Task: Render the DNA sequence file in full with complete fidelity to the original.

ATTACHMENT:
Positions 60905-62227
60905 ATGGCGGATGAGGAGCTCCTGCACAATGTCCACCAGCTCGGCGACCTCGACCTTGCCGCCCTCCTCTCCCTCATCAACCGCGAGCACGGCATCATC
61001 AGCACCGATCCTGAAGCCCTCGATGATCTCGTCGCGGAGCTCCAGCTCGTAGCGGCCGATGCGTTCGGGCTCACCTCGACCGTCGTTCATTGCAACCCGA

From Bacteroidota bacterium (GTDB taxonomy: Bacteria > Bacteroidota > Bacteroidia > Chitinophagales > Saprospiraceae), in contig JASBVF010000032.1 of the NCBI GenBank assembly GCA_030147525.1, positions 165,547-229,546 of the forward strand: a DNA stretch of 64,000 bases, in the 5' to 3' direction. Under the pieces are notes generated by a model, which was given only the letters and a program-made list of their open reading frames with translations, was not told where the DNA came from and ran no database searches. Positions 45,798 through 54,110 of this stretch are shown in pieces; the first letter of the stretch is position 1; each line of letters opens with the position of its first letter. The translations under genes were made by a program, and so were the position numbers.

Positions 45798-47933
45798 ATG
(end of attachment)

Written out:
Positions 60905-62227
60905 ATGGCGGATGAGGAGCTCCTGCACAATGTCCACCAGCTCGGCGACCTCGACCTTGCCGCCCTCCTCTCCCTCATCAACCGCGAGCACGGCATCATC
61001 AGCACCGATCCTGAAGCCCTCGATGATCTCGTCGCGGAGCTCCAGCTCGTAGCGGCCGATGCGTTCGGGCTCACCTCGACCGTCGTTCATTGCAACCCGA

From Bacteroidota bacterium (GTDB taxonomy: Bacteria > Bacteroidota > Bacteroidia > Chitinophagales > Saprospiraceae), in contig JASBVF010000032.1 of the NCBI GenBank assembly GCA_030147525.1, positions 165,547-229,546 of the forward strand: a DNA stretch of 64,000 bases, in the 5' to 3' direction. Under the pieces are notes generated by a model, which was given only the letters and a program-made list of their open reading frames with translations, was not told where the DNA came from and ran no database searches. Positions 45,798 through 54,110 of this stretch are shown in pieces; the first letter of the stretch is position 1; each line of letters opens with the position of its first letter. The translations under genes were made by a program, and so were the position numbers.

Positions 45798-47933
45798 ATG